Working out is good for you. But my bed… just so comfortable. Being ripped and looking great sounds great. But sitting on the couch eating pizza also makes me happy.
If you’re having trouble with getting or staying motivated, here are a couple of dos and don’ts to help you get a proper motivation boost. So, how can you find fitness motivation again?
DO Think about how good you’ll feel after a workout
After a workout, I always feel energized, content and freed of stress. Like a Tri-rannosaurus Flex on Adderall.
Thinking about that feeling can give you an amazing motivation boost, too.
DON’T Stick to the same routine
If you’re doing the same workouts week in, week out, it can be hard to stay motivated. So instead of going down the line of machines, or doing the same routine you’ve been doing for the past months, mix it up!
Wear a funny hat, dance while resting between sets. And if that’s not your style, even something as simple as changing the order of exercises can make a workout feel different.
DO Try group fitness
Working out consistently takes discipline; even more so if you’re doing it on your own. This is why group workouts are so motivating. In the first place, there’s the added pressure to show up because there will be people waiting for you, which will only lead to you getting beat up in the locker rooms afterwards since nobody likes to be kept waiting.
Additionally, you’ll actually stick to it and finish the class. Nobody likes to be the one who taps out after half an hour and leaves while the class is still going. You know, the one the instructor stops the class for so everyone can point and laugh at them. Don’t worry, that won’t be you.
DON’T Think about your looks
A lot of people motivate themselves based on their appearance. But a focus on body parts you’re not satisfied with might actually have an adverse effect on motivation.
You might get discouraged because you don’t see change quickly enough. So instead of thinking about your looks, think about your health and your happiness. Thinking about looks comes afterwards. When you’re ‘miring yourself in the mirror, or standing by yourself in a bar flexing your muscles at random strangers.
DO Put on your workout clothes
If you feel particularly unmotivated, try putting on your workout clothes to put you in a different mind-set. You already changed into an outfit, you might as well give working out a go.
If that still doesn’t cut it, go outside in your workout clothes and walk around for a bit. That might make you feel silly enough to change course and head to the gym anyway.
DON’T Use excuses
- “My favourite show’s on!” Watch it later. This is why we have the internet. *cough* and torrents *cough*.
- “I’m too tired!” Go back to the top and read the first tip. Now.
- “My parents are in town!” They can wait for half an hour longer. Or better yet, invite them along on your workout. Nothing motivates you as much as an overbearing mother telling you your deadlift needs work.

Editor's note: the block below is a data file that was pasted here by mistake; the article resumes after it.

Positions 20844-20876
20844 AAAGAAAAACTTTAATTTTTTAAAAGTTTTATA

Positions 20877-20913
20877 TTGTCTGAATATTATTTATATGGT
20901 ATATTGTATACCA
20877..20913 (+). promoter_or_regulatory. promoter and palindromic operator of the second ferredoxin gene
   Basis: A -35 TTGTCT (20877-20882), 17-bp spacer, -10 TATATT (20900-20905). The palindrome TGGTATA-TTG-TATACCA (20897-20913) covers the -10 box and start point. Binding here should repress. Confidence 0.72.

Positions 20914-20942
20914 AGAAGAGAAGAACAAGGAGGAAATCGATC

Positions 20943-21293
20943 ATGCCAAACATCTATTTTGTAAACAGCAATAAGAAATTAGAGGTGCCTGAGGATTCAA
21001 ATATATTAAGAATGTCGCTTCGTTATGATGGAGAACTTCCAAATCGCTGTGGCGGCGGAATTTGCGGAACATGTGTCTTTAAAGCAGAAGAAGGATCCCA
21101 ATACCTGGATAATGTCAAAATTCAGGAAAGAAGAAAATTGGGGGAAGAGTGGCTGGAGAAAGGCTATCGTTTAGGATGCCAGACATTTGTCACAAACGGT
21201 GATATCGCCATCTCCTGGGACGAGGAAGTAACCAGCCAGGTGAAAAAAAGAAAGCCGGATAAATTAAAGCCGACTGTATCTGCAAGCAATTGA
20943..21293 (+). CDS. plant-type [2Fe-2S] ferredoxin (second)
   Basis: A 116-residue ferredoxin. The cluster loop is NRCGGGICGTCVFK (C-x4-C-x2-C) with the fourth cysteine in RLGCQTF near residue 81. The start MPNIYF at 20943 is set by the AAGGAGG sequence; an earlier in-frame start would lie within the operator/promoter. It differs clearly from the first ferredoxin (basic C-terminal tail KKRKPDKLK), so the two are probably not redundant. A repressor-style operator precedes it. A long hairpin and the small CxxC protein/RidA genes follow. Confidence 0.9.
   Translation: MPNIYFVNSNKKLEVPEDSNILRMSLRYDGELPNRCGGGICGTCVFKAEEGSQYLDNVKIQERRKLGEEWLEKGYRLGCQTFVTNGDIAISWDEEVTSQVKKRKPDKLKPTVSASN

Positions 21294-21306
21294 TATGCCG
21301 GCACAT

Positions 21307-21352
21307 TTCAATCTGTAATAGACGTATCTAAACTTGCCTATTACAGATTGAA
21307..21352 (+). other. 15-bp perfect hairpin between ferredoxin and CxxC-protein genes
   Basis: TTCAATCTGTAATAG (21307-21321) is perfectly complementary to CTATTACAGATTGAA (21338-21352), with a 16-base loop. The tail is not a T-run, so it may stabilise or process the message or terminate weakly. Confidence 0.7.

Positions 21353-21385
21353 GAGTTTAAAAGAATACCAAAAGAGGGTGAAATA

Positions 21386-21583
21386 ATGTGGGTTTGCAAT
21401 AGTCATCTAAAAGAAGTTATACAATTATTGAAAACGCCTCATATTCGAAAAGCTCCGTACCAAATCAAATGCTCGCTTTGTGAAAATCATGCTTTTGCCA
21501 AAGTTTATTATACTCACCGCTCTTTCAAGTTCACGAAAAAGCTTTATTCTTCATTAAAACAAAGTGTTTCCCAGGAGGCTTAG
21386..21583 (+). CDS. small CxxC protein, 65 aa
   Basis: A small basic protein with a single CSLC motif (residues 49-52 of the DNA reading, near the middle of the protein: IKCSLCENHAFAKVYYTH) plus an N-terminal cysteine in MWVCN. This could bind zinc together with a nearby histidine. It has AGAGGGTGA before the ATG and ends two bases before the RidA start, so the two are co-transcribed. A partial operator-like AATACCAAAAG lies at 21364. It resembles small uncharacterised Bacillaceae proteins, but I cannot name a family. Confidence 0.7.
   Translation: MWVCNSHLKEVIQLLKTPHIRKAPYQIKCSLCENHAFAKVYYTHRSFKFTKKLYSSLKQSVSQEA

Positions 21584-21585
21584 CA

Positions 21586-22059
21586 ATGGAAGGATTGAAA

DO At least try to do your warm-up routine
This is my go-to tactic for when I don’t feel motivated: I force myself to at least do a short warm-up like a push-up circuit or a couple of minutes with a jump rope. Anything to get the blood flowing, really.
Most of the times I’ll just keep going and before I know it, it’s an hour later. Great stuff. Especially when I’m hungover; a quick warm-up will make me forget all about my splitting headache and nausea and the rest of the workout always follows like it’s absolutely no effort at all. True story.
DO Reward yourself
If you are not in the habit of exercising regularly, you can easily turn it into a habit by employing a simple Cue-Routine-Reward loop. The cue is a trigger. This can be something like driving to the gym immediately after work. The trigger leads to the routine, which is your workout.
The final part is the reward, which could be something as simple as a smoothie or an episode of your favourite TV series when you get home. Don’t go overboard, though. A half-hour workout shouldn’t be rewarded with a pint of Ben & Jerry’s. The point is, by associating rewards with a routine, you can make behavioural changes easier.
For example, when I get home from work, I’ll take off my shoes and sit on the couch (cue!), do a couple of bicep curls holding some everyday object like, let’s say, a bottle of beer, and afterwards, I reward myself with a half-hour nap.
DON’T Listen to people who doubt you
There might be that one friend or colleague who reacts to your new fitness resolutions with a resounding “Yeah right! You’ll never keep it up.” Or the guy next to you in the gym who’s snickering because you’re holding the bar wrong or because you’re not “supposed” to do shoulder presses while balancing your chair on an exercise ball.
Don’t listen to those guys. Well, except if that’s actually how you do shoulder presses. We care about your safety here, you know. But if that’s not the case: don’t listen to those guys. Turn them into motivation instead: show them wrong.
DO Use the buddy system
But what if group classes aren’t your thing; what if you’re a follower of the Church of Iron in all its reps-ilicious glory but can’t be bothered to go? Get a workout buddy! Hang around outside the gym and loudly ask passers-by if they want to lift together.
Alternatively, ask your friends or colleagues first. At any rate, someone to cheer you on and drag you to the gym when you’re feeling lazy can be indispensable for a consistent exercise routine. And let’s be honest, there’s nothing as fun as someone laughing at your rep-weight and asking if you even lift, bro.
There you go, now go forth and exercise!